Additional Resource

Artwork in New Idaho Temple Depicts Local Geography

Artists John Hafen and Lorus Pratt, among others, in 1890 were asked by leaders of The Church of Jesus Christ of Latter-day Saints to serve “art missions” in France, a training that inspired the young artists to return and create murals and other décor in Church temples and other buildings. The work of these pioneering artists set a precedent for future temples, for the quality of design, and particularly for the use of colorful murals as an inspirational addition to the temple interiors.

In the Church’s most recently opened temple — in Rexburg, Idaho — skilled artists and designers have provided distinctive interior features on canvas, in glass and in fabric.

Leon Parson, Rexburg native and a member of the art faculty at BYU-Idaho, was selected to create the murals for the newly constructed temple, while Utahan Tom Holdman constructed the nearly 700 art-glass windows.

For Holdman, a contributor to several other temples, the Rexburg Temple provided a unique challenge. Implementing a wheat motif symbolizing the agricultural economy of the community, Holdman used glass from several parts of the United States and from Europe. Each window required as many as 350 pieces of cut glass to create the intricate designs.

Parson, a renowned wildlife painter and illustrator, tackled the monumental task of painting eight panels, 10 feet high and 27 feet long, as murals for two rooms in the temple. The scope of the project required construction of a special “studio” — a metal farm equipment shed renovated to serve as a painting location — and two years of work (six days a week and often as much as 14 hours a day).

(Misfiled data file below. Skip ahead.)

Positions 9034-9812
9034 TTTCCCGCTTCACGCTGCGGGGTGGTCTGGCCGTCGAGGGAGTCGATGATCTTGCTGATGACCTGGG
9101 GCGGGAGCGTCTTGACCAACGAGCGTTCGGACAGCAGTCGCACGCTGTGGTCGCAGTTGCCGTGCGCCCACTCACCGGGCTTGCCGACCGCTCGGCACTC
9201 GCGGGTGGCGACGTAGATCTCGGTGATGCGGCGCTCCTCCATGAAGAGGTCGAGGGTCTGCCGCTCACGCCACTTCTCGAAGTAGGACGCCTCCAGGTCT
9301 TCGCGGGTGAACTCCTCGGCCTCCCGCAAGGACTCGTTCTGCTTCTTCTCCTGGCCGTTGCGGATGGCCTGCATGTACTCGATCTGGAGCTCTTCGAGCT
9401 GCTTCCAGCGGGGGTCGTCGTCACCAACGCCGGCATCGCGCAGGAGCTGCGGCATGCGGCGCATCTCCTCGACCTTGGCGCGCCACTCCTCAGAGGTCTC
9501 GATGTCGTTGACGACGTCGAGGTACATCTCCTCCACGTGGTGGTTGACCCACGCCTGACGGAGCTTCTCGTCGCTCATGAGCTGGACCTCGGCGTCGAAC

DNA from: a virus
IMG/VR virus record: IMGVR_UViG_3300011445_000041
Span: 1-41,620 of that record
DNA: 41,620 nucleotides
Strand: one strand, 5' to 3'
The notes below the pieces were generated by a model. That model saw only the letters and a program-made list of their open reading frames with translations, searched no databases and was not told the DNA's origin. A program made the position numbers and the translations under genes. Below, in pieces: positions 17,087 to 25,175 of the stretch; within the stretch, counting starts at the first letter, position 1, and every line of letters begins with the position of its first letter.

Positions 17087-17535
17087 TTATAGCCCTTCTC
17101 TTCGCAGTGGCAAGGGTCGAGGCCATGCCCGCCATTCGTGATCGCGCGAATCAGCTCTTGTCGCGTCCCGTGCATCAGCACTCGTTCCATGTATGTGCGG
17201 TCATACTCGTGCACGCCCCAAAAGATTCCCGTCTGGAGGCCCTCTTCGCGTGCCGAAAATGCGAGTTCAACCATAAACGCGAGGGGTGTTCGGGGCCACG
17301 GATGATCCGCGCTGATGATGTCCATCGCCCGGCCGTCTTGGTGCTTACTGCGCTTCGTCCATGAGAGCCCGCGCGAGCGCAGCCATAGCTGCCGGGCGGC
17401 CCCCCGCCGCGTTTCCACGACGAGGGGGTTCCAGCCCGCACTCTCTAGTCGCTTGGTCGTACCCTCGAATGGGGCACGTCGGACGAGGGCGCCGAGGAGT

Composition of the murals includes local landscapes and wildlife, from the River Bottoms to the glorious Teton Mountains. The technique employed, expanding a 2” x 3” space to 2’ x 3’, required “considerably larger brushes,” according to Parson. Transferring detail from the smaller space to the larger canvas necessitated “exaggeration of color and intensity, as much of the detail disappears in the distance,” the artist explained.

Detail in the murals subtly depicts the geographic surroundings in Rexburg. Parson studied more than 25,000 photos to create the compositions, paintings that have locals acknowledging the familiar surroundings. “I’ve had people say to me, ‘I feel at home when I see these paintings’; that’s because I painted home; it’s home to me,” Parson added.

The local geography sets the overall tone for the temple interiors. A landscape by Linda Curley Christensen illustrates the remarkable coloring of the Rexburg sunsets and serves as a backdrop for the green, gold and purple color scheme employed in the furnishings. Local artists Gerald Griffin and Jim Wilcox contributed original paintings, as did artists Valoy Eaton and Michael Coleman.

Of particular note in the interior is the stonework of Idaho Travertine. Local stonemasons describe their contributions as “a labor of heart and soul,” an opportunity to use their well-honed skills in their own, local temple.

The words of Elder J. Golden Kimball at the dedication of the Salt Lake Temple in 1893 seem an appropriate summary of the Rexburg Temple community as well: “Every stone in it (the temple) is a sermon to me. It tells of suffering, it tells of sacrifice, it preaches — every rock in it, preaches a discourse. Everything about the Temple speaks of the things of God and gives evidence of the faith of the people who built it.”

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